Alejandro Iñárritu’s Birdman is about Riggan Thomson (Michael Keaton) – an actor who came into famousness by way of his portrayal of Birdman, a caped, flying superhero. this parallels Keaton’s own life, with him having also portrayed a caped crusader in 1989’s Batman. Riggan has since been much forgotten (i do not know if the same can be said of keaton) and so he attempts to stage Raymond Carver’s ‘What We Talk About When We Talk About Love‘ in order to revitalise his public image.
Naomi Watts and Ed Norton play, very convincingly, a couple on the brink of mutual hatred in the off-stage reality of Birdman. they are also the stars of the play and in that on-stage reality, the two convincingly play a couple on the brink of mutual hatred. Emma Stone, who does not play a character who stars in the play, instead portrays Thomson’s daughter. she is recovering from drub abuse, anxiety, and anger issues, all of which periodically surface throughout the film.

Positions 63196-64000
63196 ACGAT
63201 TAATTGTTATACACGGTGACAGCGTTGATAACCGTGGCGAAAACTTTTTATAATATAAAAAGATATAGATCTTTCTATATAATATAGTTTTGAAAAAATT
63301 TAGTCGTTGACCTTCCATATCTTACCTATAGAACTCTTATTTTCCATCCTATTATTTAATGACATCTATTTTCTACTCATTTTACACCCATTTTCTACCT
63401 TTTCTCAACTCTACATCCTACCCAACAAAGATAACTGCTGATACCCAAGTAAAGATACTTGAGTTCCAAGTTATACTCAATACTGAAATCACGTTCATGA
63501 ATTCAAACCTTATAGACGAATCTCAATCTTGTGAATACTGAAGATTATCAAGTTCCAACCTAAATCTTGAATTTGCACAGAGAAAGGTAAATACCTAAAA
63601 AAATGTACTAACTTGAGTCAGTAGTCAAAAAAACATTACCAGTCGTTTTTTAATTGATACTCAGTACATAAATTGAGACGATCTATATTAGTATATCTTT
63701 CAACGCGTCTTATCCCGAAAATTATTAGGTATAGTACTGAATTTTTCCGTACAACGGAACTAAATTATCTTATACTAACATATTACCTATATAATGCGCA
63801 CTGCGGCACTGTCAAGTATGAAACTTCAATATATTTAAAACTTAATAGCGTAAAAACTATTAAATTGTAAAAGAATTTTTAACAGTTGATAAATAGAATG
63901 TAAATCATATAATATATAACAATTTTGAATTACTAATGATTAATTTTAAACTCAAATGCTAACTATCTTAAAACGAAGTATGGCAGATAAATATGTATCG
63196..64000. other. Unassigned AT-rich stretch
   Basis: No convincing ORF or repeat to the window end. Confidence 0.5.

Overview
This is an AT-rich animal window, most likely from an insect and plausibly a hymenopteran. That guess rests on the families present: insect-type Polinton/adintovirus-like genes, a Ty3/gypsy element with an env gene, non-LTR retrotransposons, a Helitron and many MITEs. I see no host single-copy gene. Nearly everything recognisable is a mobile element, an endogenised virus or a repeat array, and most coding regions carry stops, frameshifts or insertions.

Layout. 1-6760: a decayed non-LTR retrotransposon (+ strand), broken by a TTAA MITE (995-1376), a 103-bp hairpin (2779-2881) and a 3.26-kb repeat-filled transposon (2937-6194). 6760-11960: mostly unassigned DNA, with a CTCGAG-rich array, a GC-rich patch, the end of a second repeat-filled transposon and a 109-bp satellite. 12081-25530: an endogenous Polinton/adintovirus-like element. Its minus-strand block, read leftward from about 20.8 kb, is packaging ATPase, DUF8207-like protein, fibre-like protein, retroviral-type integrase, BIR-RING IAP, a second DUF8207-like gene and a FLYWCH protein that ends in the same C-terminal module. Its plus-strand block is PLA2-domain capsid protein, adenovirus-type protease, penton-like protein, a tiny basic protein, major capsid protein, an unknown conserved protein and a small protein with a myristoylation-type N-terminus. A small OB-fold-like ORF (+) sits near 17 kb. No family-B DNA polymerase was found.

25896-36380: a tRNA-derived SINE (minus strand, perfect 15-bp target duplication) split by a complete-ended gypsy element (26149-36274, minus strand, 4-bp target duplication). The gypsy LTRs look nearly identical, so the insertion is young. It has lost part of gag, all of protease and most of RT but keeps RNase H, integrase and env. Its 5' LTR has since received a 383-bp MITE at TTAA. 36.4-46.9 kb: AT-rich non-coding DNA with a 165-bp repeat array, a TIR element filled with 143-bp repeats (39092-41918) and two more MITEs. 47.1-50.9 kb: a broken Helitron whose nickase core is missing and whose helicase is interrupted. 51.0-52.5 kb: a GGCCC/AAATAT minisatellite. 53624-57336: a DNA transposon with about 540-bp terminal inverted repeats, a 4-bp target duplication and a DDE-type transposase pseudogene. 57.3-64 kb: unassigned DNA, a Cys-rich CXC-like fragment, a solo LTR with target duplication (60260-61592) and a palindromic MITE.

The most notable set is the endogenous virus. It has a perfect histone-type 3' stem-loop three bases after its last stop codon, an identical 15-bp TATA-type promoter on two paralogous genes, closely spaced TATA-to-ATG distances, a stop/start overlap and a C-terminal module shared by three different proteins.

what i think is most compelling about the film is the manner in which it weaves absurdity into normalcy. long tracking shots with no perceivable break between them recreate the smooth and uncut narrative of the average life while little details that are larger than, intersperse the picture Iñárritu paints. there is absurdness as to the way in which images of real, normal life mesh with fiction. but it is in itself more absurd that conceptions of ‘normal’ propagate themselves in actual reality.
it was interesting and i liked it.